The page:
Anyone age 18 and older who identifies as a gender or sexual minority is needed for an online research study. The research focuses on diet quality in relation to health-related factors such as minority stress, body image dissatisfaction, disordered eating,…
SU in the News: Friday, August 6
SU NEWS AND EVENTS COVERAGE
Arlene Kanter, professor of law in the Syracuse University College of Law, is mentioned in the Jerusalem Report for her work in drafting legislation for people with disabilities in Israel.
The Natchez Democrat in Mississippi mentioned the Cold Case Justice Initiative in an article on the unsolved Civil Rights-era murder case of Wharlest Jackson Sr.
Information from SU’s Transactional Records Access Clearinghouse (TRAC) is cited in the Rapid City Journal in an article about the number of criminal prosecutions on Native American reservations in South Dakota.
The Aug./Sept. issue of CNY Business Exchange magazine features SU faculty members Mitch Franklin, assistant professor of accounting in the Whitman School, who authored a column on financial services in Syracuse, and Patrick Penfield, assistant professor of supply chain management in the Whitman School, who provided a column on green technology and energy in the region. SU was also featured in an article on higher education as a driver for the Central New York economy.
A Post-Standard Neighbors West story reported Whitman School of Management Senior Ryan Novak will become the new owner of the Chocolate Pizza Company in Marcellus.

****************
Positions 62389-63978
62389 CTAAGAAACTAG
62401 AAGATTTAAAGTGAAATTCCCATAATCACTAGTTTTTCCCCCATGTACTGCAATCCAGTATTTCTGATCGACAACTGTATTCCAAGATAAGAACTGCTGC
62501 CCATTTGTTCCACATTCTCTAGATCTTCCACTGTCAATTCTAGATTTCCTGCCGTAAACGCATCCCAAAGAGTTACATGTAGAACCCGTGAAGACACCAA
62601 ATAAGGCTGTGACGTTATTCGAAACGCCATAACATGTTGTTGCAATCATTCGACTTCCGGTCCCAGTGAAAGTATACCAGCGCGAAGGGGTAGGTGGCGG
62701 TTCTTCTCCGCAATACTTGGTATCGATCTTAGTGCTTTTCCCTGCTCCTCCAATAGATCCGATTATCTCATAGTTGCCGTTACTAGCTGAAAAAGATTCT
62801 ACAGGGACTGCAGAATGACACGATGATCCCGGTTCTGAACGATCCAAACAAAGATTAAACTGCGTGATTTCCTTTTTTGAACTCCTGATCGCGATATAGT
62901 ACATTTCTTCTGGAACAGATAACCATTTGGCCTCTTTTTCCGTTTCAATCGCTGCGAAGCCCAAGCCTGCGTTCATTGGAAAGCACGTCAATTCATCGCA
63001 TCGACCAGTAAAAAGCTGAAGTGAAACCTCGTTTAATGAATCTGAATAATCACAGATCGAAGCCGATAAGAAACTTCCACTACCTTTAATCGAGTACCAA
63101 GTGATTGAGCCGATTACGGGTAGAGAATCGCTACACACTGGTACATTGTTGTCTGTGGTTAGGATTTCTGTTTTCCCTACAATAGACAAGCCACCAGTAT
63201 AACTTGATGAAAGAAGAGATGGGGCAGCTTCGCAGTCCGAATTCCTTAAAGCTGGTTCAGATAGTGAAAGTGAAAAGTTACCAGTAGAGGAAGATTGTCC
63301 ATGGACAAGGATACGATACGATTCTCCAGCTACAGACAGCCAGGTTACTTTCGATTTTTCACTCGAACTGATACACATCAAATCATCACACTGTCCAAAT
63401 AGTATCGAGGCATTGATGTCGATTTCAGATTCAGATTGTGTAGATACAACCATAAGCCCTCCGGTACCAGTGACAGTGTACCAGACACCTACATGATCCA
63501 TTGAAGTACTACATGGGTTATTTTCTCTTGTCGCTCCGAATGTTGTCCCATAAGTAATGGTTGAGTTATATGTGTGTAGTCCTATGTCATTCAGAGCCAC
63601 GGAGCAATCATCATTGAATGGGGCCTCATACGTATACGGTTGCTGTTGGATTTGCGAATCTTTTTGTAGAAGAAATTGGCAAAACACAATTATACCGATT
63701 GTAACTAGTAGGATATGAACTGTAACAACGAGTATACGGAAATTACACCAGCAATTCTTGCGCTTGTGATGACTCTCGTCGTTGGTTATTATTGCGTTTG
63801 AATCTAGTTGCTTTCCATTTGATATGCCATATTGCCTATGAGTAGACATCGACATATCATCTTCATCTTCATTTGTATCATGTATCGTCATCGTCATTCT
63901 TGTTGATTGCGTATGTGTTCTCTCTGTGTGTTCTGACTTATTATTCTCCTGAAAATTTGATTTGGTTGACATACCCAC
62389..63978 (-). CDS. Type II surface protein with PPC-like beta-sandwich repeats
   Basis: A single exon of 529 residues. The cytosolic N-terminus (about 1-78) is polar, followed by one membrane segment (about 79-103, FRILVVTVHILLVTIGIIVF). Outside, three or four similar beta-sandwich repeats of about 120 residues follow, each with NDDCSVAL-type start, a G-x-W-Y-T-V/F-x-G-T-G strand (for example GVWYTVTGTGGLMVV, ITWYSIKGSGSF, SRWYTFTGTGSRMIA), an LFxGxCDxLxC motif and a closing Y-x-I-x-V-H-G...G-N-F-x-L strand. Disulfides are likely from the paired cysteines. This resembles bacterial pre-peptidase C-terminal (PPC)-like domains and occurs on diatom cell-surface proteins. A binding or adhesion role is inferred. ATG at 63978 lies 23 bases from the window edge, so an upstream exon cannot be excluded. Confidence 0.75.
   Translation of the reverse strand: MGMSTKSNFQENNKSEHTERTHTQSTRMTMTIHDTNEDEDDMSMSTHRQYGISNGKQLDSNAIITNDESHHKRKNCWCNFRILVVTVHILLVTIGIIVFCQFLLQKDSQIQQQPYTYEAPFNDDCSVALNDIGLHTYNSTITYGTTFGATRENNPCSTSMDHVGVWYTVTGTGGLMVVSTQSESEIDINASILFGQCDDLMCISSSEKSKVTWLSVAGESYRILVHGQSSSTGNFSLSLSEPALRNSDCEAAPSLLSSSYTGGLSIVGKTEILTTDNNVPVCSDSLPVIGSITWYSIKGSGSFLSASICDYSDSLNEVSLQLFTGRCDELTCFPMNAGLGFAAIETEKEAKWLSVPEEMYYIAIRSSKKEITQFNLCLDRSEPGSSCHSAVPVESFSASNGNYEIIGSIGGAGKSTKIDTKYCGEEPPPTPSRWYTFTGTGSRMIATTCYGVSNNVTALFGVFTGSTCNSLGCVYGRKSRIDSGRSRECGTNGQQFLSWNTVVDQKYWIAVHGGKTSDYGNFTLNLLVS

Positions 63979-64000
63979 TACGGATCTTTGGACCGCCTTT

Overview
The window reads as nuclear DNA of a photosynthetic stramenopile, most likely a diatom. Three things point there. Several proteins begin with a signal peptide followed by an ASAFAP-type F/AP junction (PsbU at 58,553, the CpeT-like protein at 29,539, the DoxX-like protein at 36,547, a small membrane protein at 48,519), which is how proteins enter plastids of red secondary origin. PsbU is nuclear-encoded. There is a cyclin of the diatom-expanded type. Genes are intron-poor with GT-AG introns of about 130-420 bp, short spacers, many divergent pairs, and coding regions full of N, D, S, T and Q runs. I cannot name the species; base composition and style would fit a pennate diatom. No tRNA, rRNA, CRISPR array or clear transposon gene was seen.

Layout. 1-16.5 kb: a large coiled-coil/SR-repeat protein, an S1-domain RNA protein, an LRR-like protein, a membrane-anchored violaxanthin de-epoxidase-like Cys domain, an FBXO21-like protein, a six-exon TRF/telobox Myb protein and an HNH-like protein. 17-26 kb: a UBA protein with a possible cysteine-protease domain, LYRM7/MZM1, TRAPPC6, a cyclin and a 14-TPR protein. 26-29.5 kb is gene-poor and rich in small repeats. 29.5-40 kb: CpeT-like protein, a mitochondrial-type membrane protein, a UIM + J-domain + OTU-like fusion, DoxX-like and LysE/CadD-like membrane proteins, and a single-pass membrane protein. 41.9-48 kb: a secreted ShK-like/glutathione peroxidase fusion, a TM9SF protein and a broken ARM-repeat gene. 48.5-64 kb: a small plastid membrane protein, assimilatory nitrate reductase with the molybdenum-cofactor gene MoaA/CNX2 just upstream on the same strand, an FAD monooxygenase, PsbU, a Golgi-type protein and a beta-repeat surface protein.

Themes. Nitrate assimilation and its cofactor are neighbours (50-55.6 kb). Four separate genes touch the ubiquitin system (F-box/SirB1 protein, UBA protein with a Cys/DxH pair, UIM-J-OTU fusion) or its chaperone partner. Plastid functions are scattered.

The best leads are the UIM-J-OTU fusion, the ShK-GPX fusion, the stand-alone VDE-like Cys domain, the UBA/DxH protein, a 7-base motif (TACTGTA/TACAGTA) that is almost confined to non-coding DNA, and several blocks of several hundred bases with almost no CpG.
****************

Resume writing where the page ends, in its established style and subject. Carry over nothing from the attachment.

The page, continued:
Sean Kirst’s Post-Standard column focused on Brian Iglesias, a 2008 graduate of the Entrepreneurship Bootcamp for Veterans with Disabilities (EBV), a program created and run by the Whitman School of Management at Syracuse University.
David M. Crane L’80, professor of practice in the College of Law, is quoted in the Wall Street Journal (subscription required) and Business Daily in Africa on the former Liberian President Charles Taylor and his war-crimes trial.
Robert Thompson, director of the Bleier Center for Television and Popular Culture in the S.I. Newhouse School of Public Communications, is quoted in ABC News on reality shows in Washington, D.C. He also commented in the Boston Globe on how businesses benefit from placement opportunities in reality shows.
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